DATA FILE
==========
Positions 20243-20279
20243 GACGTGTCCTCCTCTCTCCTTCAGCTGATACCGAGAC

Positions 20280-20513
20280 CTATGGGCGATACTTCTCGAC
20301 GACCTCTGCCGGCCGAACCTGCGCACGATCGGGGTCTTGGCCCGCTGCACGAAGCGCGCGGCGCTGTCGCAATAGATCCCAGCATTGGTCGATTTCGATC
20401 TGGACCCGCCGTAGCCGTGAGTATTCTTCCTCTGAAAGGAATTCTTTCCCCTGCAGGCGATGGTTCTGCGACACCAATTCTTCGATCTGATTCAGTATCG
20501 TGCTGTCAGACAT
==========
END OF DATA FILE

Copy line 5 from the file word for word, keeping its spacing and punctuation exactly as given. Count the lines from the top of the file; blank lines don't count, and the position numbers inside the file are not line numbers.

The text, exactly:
20301 GACCTCTGCCGGCCGAACCTGCGCACGATCGGGGTCTTGGCCCGCTGCACGAAGCGCGCGGCGCTGTCGCAATAGATCCCAGCATTGGTCGATTTCGATC